As with all courts, the Employment Tribunal operates under a strict timeline. As with all courts these timelines can be waived or extended. IN the recent case of The Governing Body of Tywyn Primary School v Aplin, The Employment Appeals Tribunal (EAT) was asked to consider whether a strict approach was required when considering cross appeals.

Mr Aplin initially succeeded before the tribunal. The Respondent appealed and was given permission to appeal. The usual EAT order requires an Answer and Notice of Cross-Appeal to be filed by the same deadline. Mr Aplin applied for an extension of time of 2 weeks over Christmas to file "documentation for the appeal hearing". The EAT Registrar treated that as an application to extend time to file the Answer but not any Cross-Appeal. Time was extended for the Answer only, though that was not clear from the written order.

Mr Aplin filed an Answer and Notice of Cross-Appeal at the same time as each other. That was in the extended time for the Answer but out of the original time limit for the Cross-Appeal. The Registrar refused an extension of time stating that there were strict time limits and that extensions for both appeals and cross-appeals were not granted except in "rare and exceptional cases.

The EAT held that this strict approach was incorrect. In deciding that was wrong for cross-appeals, the EAT said:

"the analysis of the nature of a cross-appeal and the practical and policy reasons why such a step is reactive [to an appeal]...illustrates why in my judgment the strict approach to time limits for initiating an appeal do not apply to cross-appeals...There is only a cross-appeal if an appeal has been initiated. It would be wrong to reason that because a Respondent [to an appeal] has had an ET Decision for some time they should be bound by the strict approach to timing which applies to appeals."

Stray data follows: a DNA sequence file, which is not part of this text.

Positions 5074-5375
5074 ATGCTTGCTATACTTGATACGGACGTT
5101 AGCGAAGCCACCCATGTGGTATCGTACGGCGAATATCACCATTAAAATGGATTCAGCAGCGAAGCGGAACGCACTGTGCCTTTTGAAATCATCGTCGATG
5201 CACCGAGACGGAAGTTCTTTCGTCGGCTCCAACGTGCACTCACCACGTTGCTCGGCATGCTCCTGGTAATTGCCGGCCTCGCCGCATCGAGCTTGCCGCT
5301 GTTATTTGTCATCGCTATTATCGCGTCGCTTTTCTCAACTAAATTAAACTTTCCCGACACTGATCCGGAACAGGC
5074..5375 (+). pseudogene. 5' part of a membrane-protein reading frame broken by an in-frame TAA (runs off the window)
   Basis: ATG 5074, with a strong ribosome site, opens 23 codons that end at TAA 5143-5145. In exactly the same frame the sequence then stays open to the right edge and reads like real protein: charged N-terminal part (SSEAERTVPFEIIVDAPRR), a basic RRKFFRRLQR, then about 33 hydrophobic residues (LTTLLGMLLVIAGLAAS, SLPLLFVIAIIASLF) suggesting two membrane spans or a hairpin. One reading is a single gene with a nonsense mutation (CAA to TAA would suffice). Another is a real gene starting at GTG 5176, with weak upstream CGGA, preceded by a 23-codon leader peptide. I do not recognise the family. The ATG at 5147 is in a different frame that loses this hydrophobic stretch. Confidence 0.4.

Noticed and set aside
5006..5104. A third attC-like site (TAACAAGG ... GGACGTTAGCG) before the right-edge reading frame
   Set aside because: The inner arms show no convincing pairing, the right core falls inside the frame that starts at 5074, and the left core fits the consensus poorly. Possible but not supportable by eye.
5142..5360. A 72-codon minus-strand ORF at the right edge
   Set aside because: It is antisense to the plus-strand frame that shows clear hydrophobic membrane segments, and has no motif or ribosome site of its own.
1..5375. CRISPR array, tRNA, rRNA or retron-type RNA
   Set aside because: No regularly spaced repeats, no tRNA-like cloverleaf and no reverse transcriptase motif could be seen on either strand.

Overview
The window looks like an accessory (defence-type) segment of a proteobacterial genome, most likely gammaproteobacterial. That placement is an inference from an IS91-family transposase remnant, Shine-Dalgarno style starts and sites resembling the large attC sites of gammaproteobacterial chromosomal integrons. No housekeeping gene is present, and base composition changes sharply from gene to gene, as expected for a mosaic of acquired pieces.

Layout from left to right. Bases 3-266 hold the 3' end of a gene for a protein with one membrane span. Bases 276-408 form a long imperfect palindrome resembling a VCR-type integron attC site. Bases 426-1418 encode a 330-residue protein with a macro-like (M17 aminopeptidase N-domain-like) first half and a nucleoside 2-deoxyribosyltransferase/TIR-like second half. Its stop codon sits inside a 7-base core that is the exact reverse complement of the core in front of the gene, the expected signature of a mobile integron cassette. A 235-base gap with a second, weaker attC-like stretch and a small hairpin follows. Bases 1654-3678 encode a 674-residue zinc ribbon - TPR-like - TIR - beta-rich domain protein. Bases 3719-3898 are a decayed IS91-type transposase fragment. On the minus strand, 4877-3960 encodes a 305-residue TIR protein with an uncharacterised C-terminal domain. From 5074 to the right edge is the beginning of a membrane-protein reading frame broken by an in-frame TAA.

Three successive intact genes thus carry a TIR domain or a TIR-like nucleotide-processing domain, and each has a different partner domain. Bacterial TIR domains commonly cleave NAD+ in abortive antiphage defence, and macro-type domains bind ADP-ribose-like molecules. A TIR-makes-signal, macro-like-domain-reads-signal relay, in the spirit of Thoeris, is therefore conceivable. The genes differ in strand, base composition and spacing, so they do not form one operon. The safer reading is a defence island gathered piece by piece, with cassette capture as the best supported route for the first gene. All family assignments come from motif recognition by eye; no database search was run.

Whilst this may be one for the HR specialist it is one to note as it is not uncommon for employees to appeal any decisions should the employer succeed. This is good news for commons sense. However we would strongly advise that any RMI members in this position get advice from a Specialist employment lawyer as soon as the appeal is received in order to avoid the issue entirely. Remember, as an RMI member you have access to employment lawyers who specialise in the motor industry.

Motor Industry Legal Services

Motor Industry Legal Services (MILS Solicitors) provides fully comprehensive legal advice and representation to UK motor retailers for one annual fee. It is the only law firm in the UK which specialises in motor law and motor trade law. MILS currently advises over 1,000 individual businesses within the sector as well as the Retail Motor Industry Federation (RMI) and its members.